Q: Did you always set out to publish with Curiosity Quills, or did you try querying agents with Theocracide first?
JW: I tried other agents and publishers before CQ without any success.  However, some of the early drafts I sent out needed work.  I'm sure CQ wouldn't have wanted it before I did the later drafts.  Now I am glad it worked out the way it did.  There are a lot of advantages to publishing through them, which will play out better in the long run.
Q: As someone who has served as an amazing mentor for authors looking to get published (no bias here, of course), what sort of advice can you give writers working on their query letters?
JW: (Thanks!)  What I recommend for query letters is planning to write several drafts.  Start by writing a general query you can later tailor to each publisher or agent.  I've found every time I change something to be more clear or include more details, it becomes clinical and loses the most important ingredient-- voice.  The way I found to fix it is to work on one letter until it has all the right details in it.  Then, toss it out and write a new one completely from scratch.  The new one will have the right information, but in a fresh voice.  It took me several tries to finally get the right combination of information and voice in my query letters.
Q: You have your writing soundtrack for Theocracide linked on your website. How do you choose the songs for your soundtrack? Do they have a particular draw or beat or is it more about the inspiration for particular scenes that pulls you to them?
JW: Music has always been important to me.  When I write I often play music to match the mood of what I'm writing.  So when I saw some writers putting soundtracks out for their books, I knew I wanted to.  I have a pretty big collection of music and as I build a book I collect songs matching the themes or ideas into a playlist.  By the end I pare it down into a soundtrack.  I did all the editing rewrites for Theocracide to this soundtrack exclusively.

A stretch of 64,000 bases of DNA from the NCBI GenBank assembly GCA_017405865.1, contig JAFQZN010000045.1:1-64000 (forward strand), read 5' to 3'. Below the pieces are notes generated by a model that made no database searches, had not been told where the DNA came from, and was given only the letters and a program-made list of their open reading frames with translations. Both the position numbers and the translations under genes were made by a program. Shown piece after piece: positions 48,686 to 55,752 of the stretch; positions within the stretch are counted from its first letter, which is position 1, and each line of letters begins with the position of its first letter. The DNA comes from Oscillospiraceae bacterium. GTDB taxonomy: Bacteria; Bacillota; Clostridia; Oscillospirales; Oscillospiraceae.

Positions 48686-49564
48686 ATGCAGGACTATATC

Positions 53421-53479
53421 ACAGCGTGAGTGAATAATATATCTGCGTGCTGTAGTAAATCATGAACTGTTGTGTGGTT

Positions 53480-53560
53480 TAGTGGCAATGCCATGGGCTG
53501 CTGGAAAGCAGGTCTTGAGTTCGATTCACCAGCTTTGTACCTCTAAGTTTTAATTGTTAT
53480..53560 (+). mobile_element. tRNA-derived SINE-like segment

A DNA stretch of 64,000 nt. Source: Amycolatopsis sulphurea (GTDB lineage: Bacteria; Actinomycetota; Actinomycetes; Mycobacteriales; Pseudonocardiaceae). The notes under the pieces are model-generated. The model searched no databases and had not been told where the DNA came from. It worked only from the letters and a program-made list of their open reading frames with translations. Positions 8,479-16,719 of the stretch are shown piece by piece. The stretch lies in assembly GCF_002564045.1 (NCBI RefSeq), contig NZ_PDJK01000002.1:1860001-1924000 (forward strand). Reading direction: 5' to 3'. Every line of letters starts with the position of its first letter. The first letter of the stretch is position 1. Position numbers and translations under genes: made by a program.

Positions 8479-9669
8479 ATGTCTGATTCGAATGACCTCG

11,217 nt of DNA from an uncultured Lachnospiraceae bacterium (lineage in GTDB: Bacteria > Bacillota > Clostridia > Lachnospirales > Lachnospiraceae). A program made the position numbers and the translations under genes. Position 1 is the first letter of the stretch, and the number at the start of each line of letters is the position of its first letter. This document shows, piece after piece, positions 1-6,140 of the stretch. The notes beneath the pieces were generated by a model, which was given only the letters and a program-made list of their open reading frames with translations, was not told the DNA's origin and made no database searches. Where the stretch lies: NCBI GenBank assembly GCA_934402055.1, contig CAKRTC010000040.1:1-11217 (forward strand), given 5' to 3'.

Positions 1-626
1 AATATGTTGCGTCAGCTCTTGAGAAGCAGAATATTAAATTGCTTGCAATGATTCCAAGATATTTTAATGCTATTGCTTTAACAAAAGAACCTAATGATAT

Q: What is ahead for your writerly future?
JW: I already have a second book under contract with another publisher.  Exacting Essence will be out soon from Wolf on Water Publishing.  I also have a book entered in the Curiosity Quills Press Na-No Virtuosos contest.  It's called Salvation and anybody who sees this, I'd appreciate you going to the website to vote for me!  I have two short stories coming out in themed anthologies inspired by Kurt Vonnegut and H. G. Wells, as well.  Of course the long term goal is to get to where I can be writing full time.

*insert applause here*

News headlines in the future repeat endlessly. Aliens bent on conquering the world close in on a weakened America. Epidemic alien-flu leaves people afraid to go outside their homes. America, led by the Undying Emperor, is drafting people of all ages despite the plummeting world population. Nobody really cares. They live in a fantasy facilitated by computer glasses, which project images right over the parts of the world they don’t like.

With a sports scholarship and an amazing girlfriend, Jason had it all. As captain, he led his college team from one victory to another. His new love, Di, created digital artist in a world where life didn’t exist outside of the virtual. As long as they ignored the constant barrage of terrible news, their lives would turn out to be perfect. Perfect, except for Jason’s secret.

Jason liked to imagine his family was just dysfunctional in the usual ways. He easily concealed his father’s rampant paranoia because the man lived alone in the wilderness like a hermit. In a world where everybody saw whatever they wanted, nobody noticed Jason’s father. But when Jason goes to visit, his father drops a bomb on him. Jason’s very existence is a heresy against the Undying Emperor. People would burn him at the stake if anybody found out. Also, his father secretly dedicated his life to finding and assassinating the theocrat.

Why did his father wait so long to tell him this? Because he didn’t want to worry Jason until the government found out. Why was he telling the secret now? The government just found out. They are coming to get them both.

Theocracide is available at Amazon and Barnes & Noble. Want more of Theocracide? Check back here on January 15th for an interview with Jason before watching his journey unfold and also on February 1st for an excerpt from the book and a chance to win your very own copy! 

1 comment:

  1. The book sounds awesome - conspiracy theories, sci fi, aliens and virtual reality... I'm not sure what that says about me. A great interview.